November 21, 1994
Grace and Sin at the Dawn of Moral Experience
William H. Marshner
In a notorious article of the Prima Secundae, Aquinas claimed that the first moral decision of an unbaptized child could not result in a venial sin. If the decision was bad, the sin could only be mortal. On the other hand, if the decision was good, the same unbaptized child was freed from original sin. The common doctor’s argument for these claims wove together threads of psychology, moral theology, and eschatology, to fashion a controversial doctrine — elegant, but hard to defend, and in conflict with his own work on faith and justification. This paper will unravel the threads and propose a revised doctrine, less elegant but more plausible, and free of conflict.
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Structure of the Church East and West
Two-Lung Traditions vs. One-Lung Deviations
William H. Marshner, S.T.D.
Orientale Lumen Conference
Washington DC 2004
San Diego 2005
I begin with this question: what is the right starting point for theological reflection on the structure of the Church? One might think, “Well, the New Testament, of course” But this answer is not enough. As Fr. Raymond Collins pointed out to us, last night, the New Testament evidence is “less than clear.” Fr. Collins indicated three New Testament pictures, as you may recall: the charismatic, the Christian rabbinic, and the household overseer. It is important to add, however, that the New Testament text itself does not tell us whether these are three structures or are three different ways of describing one structure. Continue reading “Structure Of The Church East And West”
Table of Contents
Rahner’s Basic Stencil
W. H. Marshner
0.0 The following text is a hypothesis as to how the late Karl Rahner, S.J., applied in his theology a certain fixed pattern in construing the mysteries of the Faith. I call this pattern his stencil. Under my hypothesis, certain conceptual moves distinctive of his theology were made so as to put him in a position to apply the stencil. By its repeated applications he was able to impose upon the mysteries both a far-reaching isomorphism and a transcendental meaning. The first and basic application was as follows.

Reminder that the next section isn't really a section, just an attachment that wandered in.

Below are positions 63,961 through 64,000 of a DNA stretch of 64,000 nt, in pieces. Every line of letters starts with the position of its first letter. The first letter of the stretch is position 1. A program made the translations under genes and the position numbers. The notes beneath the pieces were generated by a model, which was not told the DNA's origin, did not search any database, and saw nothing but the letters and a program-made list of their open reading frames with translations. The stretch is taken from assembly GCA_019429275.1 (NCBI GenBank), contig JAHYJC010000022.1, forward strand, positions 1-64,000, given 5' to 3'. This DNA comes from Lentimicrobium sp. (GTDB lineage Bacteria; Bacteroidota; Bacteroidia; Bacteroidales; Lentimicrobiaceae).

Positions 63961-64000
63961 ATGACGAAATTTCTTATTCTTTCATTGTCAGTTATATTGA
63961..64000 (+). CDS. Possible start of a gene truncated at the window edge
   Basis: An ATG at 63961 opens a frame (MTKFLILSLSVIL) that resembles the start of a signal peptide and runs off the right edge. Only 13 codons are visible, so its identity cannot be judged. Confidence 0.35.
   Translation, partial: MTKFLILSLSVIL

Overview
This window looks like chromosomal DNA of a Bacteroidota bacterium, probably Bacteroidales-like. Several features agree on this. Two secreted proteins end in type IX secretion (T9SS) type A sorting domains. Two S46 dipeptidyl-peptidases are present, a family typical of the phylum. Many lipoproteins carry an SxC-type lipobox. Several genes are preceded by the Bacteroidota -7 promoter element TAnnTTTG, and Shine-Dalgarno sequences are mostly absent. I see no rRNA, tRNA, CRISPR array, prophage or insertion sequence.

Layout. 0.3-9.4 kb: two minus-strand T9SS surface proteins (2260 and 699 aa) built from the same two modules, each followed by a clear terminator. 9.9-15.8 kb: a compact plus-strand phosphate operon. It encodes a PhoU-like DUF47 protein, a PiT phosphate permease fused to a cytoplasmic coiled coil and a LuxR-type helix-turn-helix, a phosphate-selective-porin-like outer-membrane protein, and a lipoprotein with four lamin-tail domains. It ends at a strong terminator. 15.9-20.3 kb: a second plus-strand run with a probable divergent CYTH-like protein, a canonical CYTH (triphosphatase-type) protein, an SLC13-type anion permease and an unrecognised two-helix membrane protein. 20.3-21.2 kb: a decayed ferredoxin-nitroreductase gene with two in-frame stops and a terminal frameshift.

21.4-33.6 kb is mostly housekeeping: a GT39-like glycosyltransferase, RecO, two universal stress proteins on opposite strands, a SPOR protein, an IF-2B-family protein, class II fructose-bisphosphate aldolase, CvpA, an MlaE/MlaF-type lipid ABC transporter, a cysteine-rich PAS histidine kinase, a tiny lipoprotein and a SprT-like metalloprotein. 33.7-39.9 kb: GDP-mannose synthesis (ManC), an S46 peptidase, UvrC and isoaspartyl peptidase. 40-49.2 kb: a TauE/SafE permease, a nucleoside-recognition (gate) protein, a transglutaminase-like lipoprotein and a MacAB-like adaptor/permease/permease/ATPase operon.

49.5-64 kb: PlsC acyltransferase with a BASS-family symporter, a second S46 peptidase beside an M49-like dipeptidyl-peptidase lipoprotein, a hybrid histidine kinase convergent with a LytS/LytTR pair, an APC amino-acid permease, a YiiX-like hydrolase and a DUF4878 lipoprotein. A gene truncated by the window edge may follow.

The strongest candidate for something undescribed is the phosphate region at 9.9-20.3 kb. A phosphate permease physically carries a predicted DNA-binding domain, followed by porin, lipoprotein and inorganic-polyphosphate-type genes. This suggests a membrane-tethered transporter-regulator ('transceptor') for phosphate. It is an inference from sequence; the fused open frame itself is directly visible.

Three Problems in Calvinism
W. H. Marshner
Suppose God pulls me up by my armpits to make me stand. If my legs stay jelly, does He succeed in making me stand? No. My muscles and sinews must become such that, in real terms, I am standing on them. The same is true when we take ‘stand’ more broadly to refer to our being alive and upright before God spiritually. God lifts me up by His grace to make me alive and upright. If my inner faculties remain dead as doornails, does He succeed in making me alive? If they remain utterly prostrate in sin, does He succeed in making me stand? No. My mind and will must be-come such that, in real terms, I am living-for-God in them. This point Calvinism recognizes (against Luther) and rightly so: in those whom He is saving, God accomplishes a real work of sanctification.
WILLIAM H. MARSHNER
Front Royal, Virginia
How does the grace of the Immaculate Conception illuminate the problems of ecclesiology? How does it clarify the new being to which we are called in the Church of God?
The purpose of this paper is to answer these questions with respect to a specific and crucial issue: the sinlessness of the Catholic Church, which is, as St. Ambrose put it, ex maculis immaculata. In order to address this issue, I must begin again with the original questions and summarize for the reader the pre-requisite clarifications which I have tried to bring to them in previous papers. Continue reading “The Immaculate Conception And Recent Ecclesiology”